A former Jehovah's Witness elder recently convicted of child sex offences is back working with children from a Melbourne parish run by his father-in-law.
Richard Hill was found guilty last year of the offences against his six-year-old female cousin, who was also in the religion. He was put on the sex offenders' list and fined. The offences happened in 1981 when he was 20.
Hill, a roofing plumber of Doreen with an office in Brunswick, this week maintained his innocence and confirmed he was working with children while doorknocking as part of the Jehovah's Witnesses religious practice called 'proselytizing.'
His wife's father, Ken Hall, is the senior elder at the Plenty Kingdom Hall in outer Melbourne, where Hill now worships. "I am allowed to attend under strict conditions," Hill said. "The police know about that."
Hill appealed his conviction but then dropped the appeal.
"I pleaded not guilty to all charges but we decided not to keep going because of mental stress on my family and the costs – I spent over $100,000 defending myself in the courts. You get to a point where you turn the other cheek and walk away. I am definitely not guilty. It comes down to one man's opinion over another person's opinion."
However he apologised to his victim, Melissa Buchanan, on social media, as she was preparing to tell police what had happened to her as a little girl. "I'm truly sorry Melissa," he told her in a Facebook message. "I know you must be hurt and I'm so sorry for that. Trust is very hard to earn but easy to destroy."
Ms Buchanan, 41, who is no longer in the sect, told police Hill was living in her family home in the northern suburbs in the 1980's and one night after a shower he came into her bedroom dressed only in a small yellow towel and after making her sit on his lap sexually abused her while telling her to be quiet.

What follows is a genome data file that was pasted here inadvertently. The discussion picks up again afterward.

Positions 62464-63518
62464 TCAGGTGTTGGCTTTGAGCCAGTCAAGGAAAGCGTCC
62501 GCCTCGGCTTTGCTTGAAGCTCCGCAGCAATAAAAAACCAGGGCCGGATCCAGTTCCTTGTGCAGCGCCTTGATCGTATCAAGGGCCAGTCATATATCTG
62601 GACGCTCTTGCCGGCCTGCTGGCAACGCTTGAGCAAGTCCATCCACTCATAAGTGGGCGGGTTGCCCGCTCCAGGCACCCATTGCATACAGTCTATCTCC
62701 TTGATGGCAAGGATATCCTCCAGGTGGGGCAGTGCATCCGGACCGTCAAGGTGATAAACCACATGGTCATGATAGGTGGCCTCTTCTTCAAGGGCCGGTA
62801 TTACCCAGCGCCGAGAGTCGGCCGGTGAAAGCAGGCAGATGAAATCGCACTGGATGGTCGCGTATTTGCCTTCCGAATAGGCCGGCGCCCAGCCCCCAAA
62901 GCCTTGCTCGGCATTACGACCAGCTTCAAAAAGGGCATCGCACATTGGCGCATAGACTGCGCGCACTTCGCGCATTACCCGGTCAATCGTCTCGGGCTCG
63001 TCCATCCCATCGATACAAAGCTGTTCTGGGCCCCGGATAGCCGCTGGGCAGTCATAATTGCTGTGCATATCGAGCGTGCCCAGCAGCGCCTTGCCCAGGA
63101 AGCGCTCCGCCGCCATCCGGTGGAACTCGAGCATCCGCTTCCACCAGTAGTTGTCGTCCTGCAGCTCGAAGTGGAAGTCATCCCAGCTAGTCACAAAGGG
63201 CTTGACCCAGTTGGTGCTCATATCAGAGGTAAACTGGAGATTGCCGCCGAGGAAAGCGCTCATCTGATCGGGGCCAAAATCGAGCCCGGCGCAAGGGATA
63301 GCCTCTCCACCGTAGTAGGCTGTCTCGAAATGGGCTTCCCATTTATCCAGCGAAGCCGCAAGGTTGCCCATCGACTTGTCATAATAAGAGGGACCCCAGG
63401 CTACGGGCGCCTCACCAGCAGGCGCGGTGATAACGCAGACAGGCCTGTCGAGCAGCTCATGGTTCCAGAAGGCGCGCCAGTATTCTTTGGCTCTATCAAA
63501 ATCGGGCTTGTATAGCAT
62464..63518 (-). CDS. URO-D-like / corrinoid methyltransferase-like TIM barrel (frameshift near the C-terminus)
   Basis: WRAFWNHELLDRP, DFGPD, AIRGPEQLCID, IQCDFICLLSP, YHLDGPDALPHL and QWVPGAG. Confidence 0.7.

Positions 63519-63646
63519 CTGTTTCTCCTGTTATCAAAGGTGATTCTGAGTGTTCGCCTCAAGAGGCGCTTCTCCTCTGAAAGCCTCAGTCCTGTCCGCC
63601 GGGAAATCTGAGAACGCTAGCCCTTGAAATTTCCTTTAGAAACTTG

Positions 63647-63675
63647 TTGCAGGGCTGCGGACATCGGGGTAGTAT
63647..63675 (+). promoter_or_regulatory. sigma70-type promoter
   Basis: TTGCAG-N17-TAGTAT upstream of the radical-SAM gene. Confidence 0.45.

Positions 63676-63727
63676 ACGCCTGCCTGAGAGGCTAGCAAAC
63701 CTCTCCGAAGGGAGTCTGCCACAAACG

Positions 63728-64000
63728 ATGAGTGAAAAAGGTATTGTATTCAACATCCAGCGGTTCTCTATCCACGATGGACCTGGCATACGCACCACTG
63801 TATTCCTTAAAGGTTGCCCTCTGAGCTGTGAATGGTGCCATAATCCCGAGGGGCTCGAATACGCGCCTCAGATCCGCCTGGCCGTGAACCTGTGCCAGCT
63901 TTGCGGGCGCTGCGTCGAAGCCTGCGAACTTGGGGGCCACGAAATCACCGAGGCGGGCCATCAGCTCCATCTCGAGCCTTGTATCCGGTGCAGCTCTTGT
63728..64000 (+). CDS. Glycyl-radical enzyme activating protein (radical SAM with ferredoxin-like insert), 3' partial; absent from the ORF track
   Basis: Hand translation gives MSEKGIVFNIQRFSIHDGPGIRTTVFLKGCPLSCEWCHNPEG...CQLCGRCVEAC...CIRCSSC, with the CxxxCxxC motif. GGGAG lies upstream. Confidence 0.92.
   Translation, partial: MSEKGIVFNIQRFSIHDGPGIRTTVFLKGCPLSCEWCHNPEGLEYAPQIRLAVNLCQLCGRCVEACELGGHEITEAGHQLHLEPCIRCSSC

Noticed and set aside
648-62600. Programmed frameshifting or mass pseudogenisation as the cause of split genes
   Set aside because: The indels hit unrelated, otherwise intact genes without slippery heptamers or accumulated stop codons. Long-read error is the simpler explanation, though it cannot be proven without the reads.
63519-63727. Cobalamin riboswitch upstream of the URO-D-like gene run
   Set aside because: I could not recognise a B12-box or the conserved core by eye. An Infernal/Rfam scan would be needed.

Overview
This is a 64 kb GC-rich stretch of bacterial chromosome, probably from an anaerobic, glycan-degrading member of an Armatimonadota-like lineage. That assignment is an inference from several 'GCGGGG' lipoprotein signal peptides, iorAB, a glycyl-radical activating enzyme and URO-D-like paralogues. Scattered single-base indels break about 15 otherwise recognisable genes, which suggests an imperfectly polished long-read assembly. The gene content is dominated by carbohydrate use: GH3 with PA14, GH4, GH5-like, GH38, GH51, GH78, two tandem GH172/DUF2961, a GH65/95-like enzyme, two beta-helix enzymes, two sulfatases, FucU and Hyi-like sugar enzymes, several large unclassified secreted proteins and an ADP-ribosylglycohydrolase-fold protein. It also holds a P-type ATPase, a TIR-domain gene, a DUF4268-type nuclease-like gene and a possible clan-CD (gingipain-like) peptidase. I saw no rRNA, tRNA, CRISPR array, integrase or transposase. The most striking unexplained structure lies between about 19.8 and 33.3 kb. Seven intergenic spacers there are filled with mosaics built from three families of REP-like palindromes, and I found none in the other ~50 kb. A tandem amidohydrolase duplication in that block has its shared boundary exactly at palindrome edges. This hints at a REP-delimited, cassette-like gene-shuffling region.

Her family, she says, all staunch Jehovah's Witnesses, hushed it up to save face and the church's reputation, and Hill later became an elder.
"He could very easily do to others what he did to me," she says. "I don't know how they can have a convicted paedophile knocking on doors speaking about religion. I just want him to know that I will never forget."
Late last year the Royal Commission into Institutional Responses To Child Sexual Abuse heard shocking revelations about the Jehovah's Witnesses in Australia, including that 1006 allegations of child sexual abuse had been lodged with church hierarchy since 1950 but none had been reported to police.
It also heard the organisation still receives three to four complaints a month.
The religion's Australian lawyer – and core member – Vincent Toole did not respond to questions from Fairfax Media this week. Victorian Jehovah's Witnesses – estimated at about 10,000 from 66,000 Australia-wide – began gathering at the isolated Melton Assembly Hall on Friday for their annual convention. Two elderly directors of the Australian governing body – the Watchtower Bible and Tract Society of Australia – recently stepped down. One is aged 93, the other 89.
Jehovah's Witnesses believe they have God's messages from certain sections of the Bible to themselves and that only they will survive the apocalypse. They have predicted the end of the world five times. They also believe Satan has ruled the earth since 1914.
The sect has a policy of "shunning" members who left or wanted to leave by cutting them off from family members who remained.
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